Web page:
- Cape student sues, accuses school officials of slamming her to ground multiple times (04/28/16)46
- Bob Evans restaurant in Cape Girardeau among chain's 21 closings (04/26/16)9
- Missouri House votes to allow concealed weapons without permits (04/28/16)8
- Police report filed, but no charges in incident at Cape Central (04/29/16)40
- Two hurt in motorcycle wreck on Interstate 55 (04/25/16)1
- Senator introduces bill for I-57 that would connect Sikeston with Little Rock (04/28/16)4
- Law firm requests information about Cape's traffic cameras (04/25/16)3
- Local lawmakers split over failed medical marijuana bill; voters may have a say (04/26/16)19
- Local company makes eco-friendly kitty litter that cuts cat-box smell (04/25/16)
- Man accused of pointing BB gun at Chaffee resident (04/26/16)2
Jackson Farmers Market set to open May 1 with new attractions
The Jackson farmers market will kick off May 1 and is working to attract new vendors and visitors.
Sharon Penrod and her husband, Monte, sell baked goods and jellies she makes on their farm northwest of Neelys Landing, and she has been active in helping think of ways to grow Jackson's market. There are fewer fresh produce vendors than organizers would like to see alongside the stalls selling handmade soaps, fresh jams, homemade baked items and plants, she said.
Penrod encourages farmers, home gardeners and students to consider joining the "warm, welcoming group of vendors" who will sell their wares Tuesday afternoons at the band-shell parking lot at Jackson City Park beginning in a few weeks. She said a new fee structure this year will give people a range of opportunities, from participating just once for $15 to buying a seasonal membership for $100. A meeting will be held at 7 p.m. today in the basement of First Presbyterian Church of Jackson to provide information on how to become part of the market.
Penrod made her first foray into the market when she found herself with two wheelbarrows full of butternut squash and knew it was too much for her to use. She said selling is an opportunity for young people to learn about business, including planning for the weekly event and making cash transactions. Her business has grown so much that she is now opening The Pie Safe bakery in Pocahontas.
Besides a place to get a business education, Penrod said, the market helps people to get in touch with what kinds of produce are grown locally and are in season. The worldwide fruit and vegetable trade has diminished people's knowledge of what grows when in this part of the world, she said.
The market moved last year from the courthouse square to Jackson City Park. Penrod said the new location is a superb place to spend a relaxing afternoon. Children can play in the park while parents shop and talk with other visitors.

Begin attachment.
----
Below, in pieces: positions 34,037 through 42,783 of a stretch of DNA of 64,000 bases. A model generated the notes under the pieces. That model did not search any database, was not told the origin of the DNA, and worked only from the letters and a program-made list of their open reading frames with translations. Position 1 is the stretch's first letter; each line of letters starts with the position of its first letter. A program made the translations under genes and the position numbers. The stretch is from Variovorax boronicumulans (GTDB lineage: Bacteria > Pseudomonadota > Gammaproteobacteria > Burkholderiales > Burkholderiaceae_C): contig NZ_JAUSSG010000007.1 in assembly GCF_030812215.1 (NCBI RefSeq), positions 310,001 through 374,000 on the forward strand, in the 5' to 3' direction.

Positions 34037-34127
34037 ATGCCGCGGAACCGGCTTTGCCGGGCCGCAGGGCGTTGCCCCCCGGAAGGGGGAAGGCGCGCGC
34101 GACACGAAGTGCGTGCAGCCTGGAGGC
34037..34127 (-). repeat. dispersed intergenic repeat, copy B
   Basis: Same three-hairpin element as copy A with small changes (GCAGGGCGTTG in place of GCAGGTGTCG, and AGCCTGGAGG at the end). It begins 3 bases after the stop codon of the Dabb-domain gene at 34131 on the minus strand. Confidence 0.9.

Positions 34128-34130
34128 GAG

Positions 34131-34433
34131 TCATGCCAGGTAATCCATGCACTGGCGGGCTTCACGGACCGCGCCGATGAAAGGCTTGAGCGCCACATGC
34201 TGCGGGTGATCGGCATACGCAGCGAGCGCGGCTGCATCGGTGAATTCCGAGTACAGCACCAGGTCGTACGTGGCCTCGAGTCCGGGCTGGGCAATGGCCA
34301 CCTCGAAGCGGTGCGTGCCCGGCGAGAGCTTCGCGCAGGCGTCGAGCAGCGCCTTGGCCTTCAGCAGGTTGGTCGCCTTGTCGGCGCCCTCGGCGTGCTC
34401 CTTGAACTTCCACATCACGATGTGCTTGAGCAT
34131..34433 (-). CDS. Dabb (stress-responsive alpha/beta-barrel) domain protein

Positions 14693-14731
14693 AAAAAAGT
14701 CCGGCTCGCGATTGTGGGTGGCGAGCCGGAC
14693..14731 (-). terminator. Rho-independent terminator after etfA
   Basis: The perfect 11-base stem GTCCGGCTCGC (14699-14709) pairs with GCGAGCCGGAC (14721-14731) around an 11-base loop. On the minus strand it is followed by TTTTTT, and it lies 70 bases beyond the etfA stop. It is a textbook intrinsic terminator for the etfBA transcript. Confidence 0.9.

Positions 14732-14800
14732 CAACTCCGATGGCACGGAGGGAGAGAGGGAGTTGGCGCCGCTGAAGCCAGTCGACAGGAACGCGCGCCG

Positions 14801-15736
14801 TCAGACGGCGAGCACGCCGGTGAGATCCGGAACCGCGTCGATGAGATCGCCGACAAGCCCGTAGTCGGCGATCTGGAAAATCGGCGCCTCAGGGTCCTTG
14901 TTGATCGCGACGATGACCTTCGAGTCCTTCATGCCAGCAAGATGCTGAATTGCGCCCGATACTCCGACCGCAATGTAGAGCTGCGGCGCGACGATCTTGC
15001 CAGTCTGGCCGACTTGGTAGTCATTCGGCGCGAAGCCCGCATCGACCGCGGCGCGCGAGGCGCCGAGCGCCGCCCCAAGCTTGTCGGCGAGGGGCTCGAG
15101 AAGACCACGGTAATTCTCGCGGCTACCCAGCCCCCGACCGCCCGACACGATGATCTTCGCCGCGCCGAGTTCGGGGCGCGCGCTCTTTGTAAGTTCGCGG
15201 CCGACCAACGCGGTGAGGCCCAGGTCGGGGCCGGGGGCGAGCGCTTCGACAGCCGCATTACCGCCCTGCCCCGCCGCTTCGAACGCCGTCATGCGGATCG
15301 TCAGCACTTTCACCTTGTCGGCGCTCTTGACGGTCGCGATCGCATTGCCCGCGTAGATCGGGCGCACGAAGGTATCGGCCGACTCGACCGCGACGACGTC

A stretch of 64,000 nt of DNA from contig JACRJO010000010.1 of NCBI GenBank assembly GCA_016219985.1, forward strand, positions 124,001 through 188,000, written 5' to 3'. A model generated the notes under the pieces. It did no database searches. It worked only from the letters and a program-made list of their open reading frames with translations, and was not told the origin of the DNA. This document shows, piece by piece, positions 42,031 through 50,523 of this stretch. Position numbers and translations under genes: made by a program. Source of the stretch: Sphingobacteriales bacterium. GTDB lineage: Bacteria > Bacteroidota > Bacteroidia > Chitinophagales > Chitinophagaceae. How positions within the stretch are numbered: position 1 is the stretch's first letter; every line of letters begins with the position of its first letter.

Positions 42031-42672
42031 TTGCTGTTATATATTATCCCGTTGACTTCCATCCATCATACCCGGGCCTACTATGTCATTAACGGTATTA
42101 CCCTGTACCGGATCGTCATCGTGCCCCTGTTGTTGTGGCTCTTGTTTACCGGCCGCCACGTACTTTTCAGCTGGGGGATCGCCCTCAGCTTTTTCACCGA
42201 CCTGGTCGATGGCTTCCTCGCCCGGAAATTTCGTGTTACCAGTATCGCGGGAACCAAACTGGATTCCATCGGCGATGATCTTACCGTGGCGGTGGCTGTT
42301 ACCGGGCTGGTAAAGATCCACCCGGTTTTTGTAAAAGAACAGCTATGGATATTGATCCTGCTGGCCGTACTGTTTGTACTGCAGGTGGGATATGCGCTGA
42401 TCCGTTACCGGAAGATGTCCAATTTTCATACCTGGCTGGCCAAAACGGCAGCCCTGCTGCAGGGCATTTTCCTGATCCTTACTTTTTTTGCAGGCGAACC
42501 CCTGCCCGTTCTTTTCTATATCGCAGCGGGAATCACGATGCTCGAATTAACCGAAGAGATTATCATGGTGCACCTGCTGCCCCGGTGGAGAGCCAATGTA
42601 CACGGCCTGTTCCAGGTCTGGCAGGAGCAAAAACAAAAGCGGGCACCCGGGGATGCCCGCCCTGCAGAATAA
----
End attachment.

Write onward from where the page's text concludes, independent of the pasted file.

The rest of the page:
"People gather there and have conversations," Penrod said. "It's what a market used to be in the olden days, when people used to congregate at a general store."
The most enjoyable part for her, she said, is getting to know her customers. She said listening to their dietary needs has prompted her to create gluten-free, sugar-free and vegan options to fit their lifestyles. Penrod said that vendors welcome questions about farming practices and ingredients and are open to input about what kinds of things people would like to see grown and sold.
One way the market is actively trying to keep in touch with customer needs is through technology and social media. The Jackson farmers market and some individual sellers maintain Facebook pages that notify site visitors of particular things that will be available each week.
A new trend is for farmers markets to accept EBT transactions, debit-type cards granted to low-income families, to encourage people on public assistance to buy healthy, local produce. The number of markets across the country increased from 1,744 in 1994 to 7,175 in 2011, according to the U.S. Department of Agriculture website, and the federal government has been working to license markets nationwide to accept public benefits programs as a strategy to combat health problems by increasing access to nutritious foods.
Penrod said the Jackson market "would be very open to that" as well as using regular debit cards. She said that the new riverfront farmers market that will start next month in Cape Girardeau is working toward using that technology. Farmers who sell at both sites will have the opportunity to learn what is involved.
Prices at the farmers market are comparable to grocery stores, if not lower, Penrod said. Plus, unlike the grocery store, "you can actually meet, greet and talk to the person" who grew your food and be sure the produce was recently harvested.
"You can't get any fresher," Penrod said.
Local farmers markets:
* Jackson farmers market, 3 to 6 p.m. Tuesdays, Jackson City Park band-shell parking lot near Shelter 5, May 1 to Sept. 25
* Cape Girardeau farmers market, 2 to 6 p.m. Thursdays, Plaza Galleria parking lot, starting April 19.
* Cape Riverfront Market, 8 a.m. to noon Saturdays, 335 S. Spanish St., May 5 to Oct. 27
Jackson City Park, Jackson, MO
2001 Independence St., Cape Girardeau, MO
335 South Spanish St., Cape Girardeau, MO
Capaha Park, Cape Girardeau, MO